A big thanks to all our recent donors!
A big thanks to all our recent donors!
Ramadan, a perspective story.
Abstinence and Indulgence. Indulgence with Abstinence.
Over 40 years ago, as a new revert to Islam, I can remember thinking how weird this Ramadan thing was.
As I was abruptly introduced to my first Ramadan, it was pretty much a "do as we do" confusing experience.
I went through Ramadan like a sheep, just following the herd and performing the rituals blindly with no knowledge and no connection.
Who eats at 4 am and then starves for the rest of the day?
It was another culture shock, with no warning and no explanation!
Being new to this rapid change in lifestyle, I wanted to fit into my new family dynamics. I tried to be helpful by testing the curries for salt levels and tasting the sweet batter for sugar, only to be rewarded with a scolding comment.
As a teenager, I was already used to cooking for my whanau, but now cooking in a new cultural context was both exciting, nerve-wracking and complex at the same time. It was a learning experience and a lot of a 'what not to do' homeschooling.
I enjoyed helping to cook those exotic foods with my new family and crying over sliced onions, sweating over chopped chillies, ending up with the smells and aromas of the bhajia, gulagula, blue peas, gulab jamun, ras gula, saina. I learned a new craft.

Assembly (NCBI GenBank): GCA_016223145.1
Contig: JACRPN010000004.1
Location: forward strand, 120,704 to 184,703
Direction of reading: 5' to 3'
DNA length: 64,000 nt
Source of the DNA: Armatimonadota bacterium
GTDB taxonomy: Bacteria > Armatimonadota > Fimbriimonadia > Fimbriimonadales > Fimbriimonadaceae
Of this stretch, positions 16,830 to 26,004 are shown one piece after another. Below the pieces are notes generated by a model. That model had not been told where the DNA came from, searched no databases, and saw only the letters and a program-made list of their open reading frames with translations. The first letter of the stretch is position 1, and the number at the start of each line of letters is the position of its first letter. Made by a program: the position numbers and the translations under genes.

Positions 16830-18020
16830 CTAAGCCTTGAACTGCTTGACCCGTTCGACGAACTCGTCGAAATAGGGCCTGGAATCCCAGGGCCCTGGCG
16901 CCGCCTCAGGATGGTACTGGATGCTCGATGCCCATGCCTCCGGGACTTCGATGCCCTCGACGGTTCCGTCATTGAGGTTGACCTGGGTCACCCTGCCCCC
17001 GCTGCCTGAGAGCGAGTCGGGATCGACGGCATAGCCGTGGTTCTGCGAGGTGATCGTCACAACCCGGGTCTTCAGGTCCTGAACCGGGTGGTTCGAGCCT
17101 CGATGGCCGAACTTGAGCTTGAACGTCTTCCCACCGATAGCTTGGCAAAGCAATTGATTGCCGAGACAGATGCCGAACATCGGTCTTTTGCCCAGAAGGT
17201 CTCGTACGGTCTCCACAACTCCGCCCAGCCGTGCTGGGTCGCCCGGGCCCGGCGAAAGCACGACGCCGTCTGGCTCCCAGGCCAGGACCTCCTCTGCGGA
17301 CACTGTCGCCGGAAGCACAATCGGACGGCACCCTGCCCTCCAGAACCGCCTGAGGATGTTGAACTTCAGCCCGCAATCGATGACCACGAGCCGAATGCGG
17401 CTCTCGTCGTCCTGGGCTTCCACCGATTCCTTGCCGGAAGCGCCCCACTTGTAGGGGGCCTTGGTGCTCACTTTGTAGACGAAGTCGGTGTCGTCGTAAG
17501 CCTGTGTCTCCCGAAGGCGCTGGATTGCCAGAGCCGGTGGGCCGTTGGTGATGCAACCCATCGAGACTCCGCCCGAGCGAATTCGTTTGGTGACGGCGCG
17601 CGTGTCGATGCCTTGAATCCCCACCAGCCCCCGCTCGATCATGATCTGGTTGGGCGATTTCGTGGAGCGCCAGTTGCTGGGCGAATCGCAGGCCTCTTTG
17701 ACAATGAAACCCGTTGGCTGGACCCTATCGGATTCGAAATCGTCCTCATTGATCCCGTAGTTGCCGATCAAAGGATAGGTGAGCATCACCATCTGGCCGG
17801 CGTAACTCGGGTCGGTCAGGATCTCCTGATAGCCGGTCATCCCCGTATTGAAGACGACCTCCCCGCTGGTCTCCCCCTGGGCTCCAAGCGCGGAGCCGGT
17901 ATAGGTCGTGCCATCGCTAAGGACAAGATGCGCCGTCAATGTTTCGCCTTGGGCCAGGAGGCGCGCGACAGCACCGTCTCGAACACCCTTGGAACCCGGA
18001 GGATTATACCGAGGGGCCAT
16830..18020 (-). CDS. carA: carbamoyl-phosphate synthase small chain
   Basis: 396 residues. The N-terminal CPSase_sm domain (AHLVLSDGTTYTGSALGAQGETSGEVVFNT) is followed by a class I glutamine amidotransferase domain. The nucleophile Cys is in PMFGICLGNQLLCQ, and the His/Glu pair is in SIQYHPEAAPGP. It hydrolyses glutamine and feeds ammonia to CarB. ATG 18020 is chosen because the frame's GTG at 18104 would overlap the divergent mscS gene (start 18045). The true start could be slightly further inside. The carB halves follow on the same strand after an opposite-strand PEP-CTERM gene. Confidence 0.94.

Mixing a mocktail of cochineal colour and milk sweetened with vanilla ice cream and tins of condensed milk, scented with rosewater and hand-crushed elaichi, I was addicted to this newfound love.
In those early days, as I broke my fasts at iftar, I would gorge down as many deep-fried foods as fast as I could. I filled my quota and eagerly gathered my rizq on a well used scratched whitish enamel plate, edged with a royal blue trim chipped in places and infamously decorated with spray-painted abstracts of blue and red floral designs.
I was hungry and afraid of losing weight. I was handed two or three greens grapes with a date! Why are we eating dates like this!!!! I wondered this every night but was too afraid to ask.
Where I come from, dates are for baking and puddings. We didn't eat them "raw". These sticky jewels stuck to my teeth and the roof of my mouth. Every night I would tell myself, "I ain't eating that tomorrow night". But the next night, someone would drop one on my tin plate and educate me with "you must eat your date first".
I sat cross-legged in the family circle and waited for my turn and someone to pass me the array of plastic bowls filled with samosa, blue peas, bhajia, slices of watermelon, pieces of banana and much more. Too much more! I love this part of the evening despite the date thing.
Today, as a mature aged revert to Islam, but more importantly, as a Muslim, I may have graduated from Ramadan kindergarten, but I will always be a learning student.
These days I see Ramadan fasting as more than fard. I see it as mercy.
Not every Muslim will fast during Ramadan, and many of us will be exempted from fasting. But beyond Ramadan, people fast for many reasons.